You're going to love what I've got coming your way!

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PostPosted: Tue Sep 19, 2017 7:53 pm 
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Ameecher wrote:
You're going to love what I've got coming your way!


Ohdeargod...

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PostPosted: Sun Sep 24, 2017 2:48 am 
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JamieLei wrote:
Yeah; at the end of the day perceptions of passenger safety are what really killed the Concorde, when there were a few very high profile crashes in quick succession. I remember the stories on TV about jumbo jets being full because all the businessmen were changing their flights from Concorde.

Specifically, I work on calculating the value for money of new railway schemes, and helping to develop schemes to maximise the value for money. For example, you have two options: A and B. A is very expensive and delivers you a lot of benefit. B is cheaper, and delivers you a good level of benefit, but not as much as A (ie: it could be slower, or have fewer stations). I help to calculate and inform whether it's worth paying extra to deliver A (because the railwaymen will always want to build A because it's sexier!), or even whether it's worth doing in the first place (they could both be terrible options). If you want to talk offline or privately, I'd be very happy to tell you more.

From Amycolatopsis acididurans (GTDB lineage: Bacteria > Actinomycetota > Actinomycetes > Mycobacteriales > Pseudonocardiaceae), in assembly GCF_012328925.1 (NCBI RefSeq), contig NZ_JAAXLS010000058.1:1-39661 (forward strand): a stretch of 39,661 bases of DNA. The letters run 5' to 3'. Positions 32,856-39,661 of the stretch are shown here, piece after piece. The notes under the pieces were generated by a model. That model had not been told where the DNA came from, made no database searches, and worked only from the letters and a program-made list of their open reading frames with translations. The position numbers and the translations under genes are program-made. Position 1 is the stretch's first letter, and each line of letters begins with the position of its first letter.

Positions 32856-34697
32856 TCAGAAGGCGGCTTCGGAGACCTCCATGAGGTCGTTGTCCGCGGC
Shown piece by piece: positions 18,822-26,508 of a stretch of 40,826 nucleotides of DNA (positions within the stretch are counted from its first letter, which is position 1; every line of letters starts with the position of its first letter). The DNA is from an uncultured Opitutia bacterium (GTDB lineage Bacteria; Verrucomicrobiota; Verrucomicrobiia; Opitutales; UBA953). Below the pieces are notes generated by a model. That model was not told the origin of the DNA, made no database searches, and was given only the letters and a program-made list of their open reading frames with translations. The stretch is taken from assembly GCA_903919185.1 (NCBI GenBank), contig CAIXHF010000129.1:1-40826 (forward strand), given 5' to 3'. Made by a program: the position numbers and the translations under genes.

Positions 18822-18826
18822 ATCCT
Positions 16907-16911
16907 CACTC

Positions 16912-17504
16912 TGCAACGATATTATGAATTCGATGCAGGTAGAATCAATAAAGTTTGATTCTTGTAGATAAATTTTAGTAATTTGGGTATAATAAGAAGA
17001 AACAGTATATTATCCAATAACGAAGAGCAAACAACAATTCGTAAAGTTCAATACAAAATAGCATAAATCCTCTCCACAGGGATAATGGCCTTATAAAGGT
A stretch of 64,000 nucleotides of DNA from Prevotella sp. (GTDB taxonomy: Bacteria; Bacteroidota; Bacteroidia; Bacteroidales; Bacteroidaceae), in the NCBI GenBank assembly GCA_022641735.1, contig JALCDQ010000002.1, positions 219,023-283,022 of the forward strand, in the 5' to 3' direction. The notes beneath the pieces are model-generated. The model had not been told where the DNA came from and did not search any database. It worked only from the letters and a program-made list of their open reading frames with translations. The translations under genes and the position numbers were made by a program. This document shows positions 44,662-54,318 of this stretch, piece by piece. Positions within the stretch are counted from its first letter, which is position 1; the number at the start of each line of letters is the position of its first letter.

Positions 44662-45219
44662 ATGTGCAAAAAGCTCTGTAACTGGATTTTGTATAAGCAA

Well, I do still question fully something moving 6 to 7 times the speed of sound.

On the other note, interesting to hear what you're doing.

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PostPosted: Sun Sep 24, 2017 6:02 pm 
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YNM wrote:
Well, I do still question fully something moving 6 to 7 times the speed of sound.


I suppose that I'm not particularly interested whether the technology works or not; I'll leave that one to the engineers! After all, back in the Victorian era about 150 years ago, it was widely thought that one would go mad travelling above 30mph! I'm more interested if someone will actually board such a train, considering the safety implications in the event of any glitch are very serious.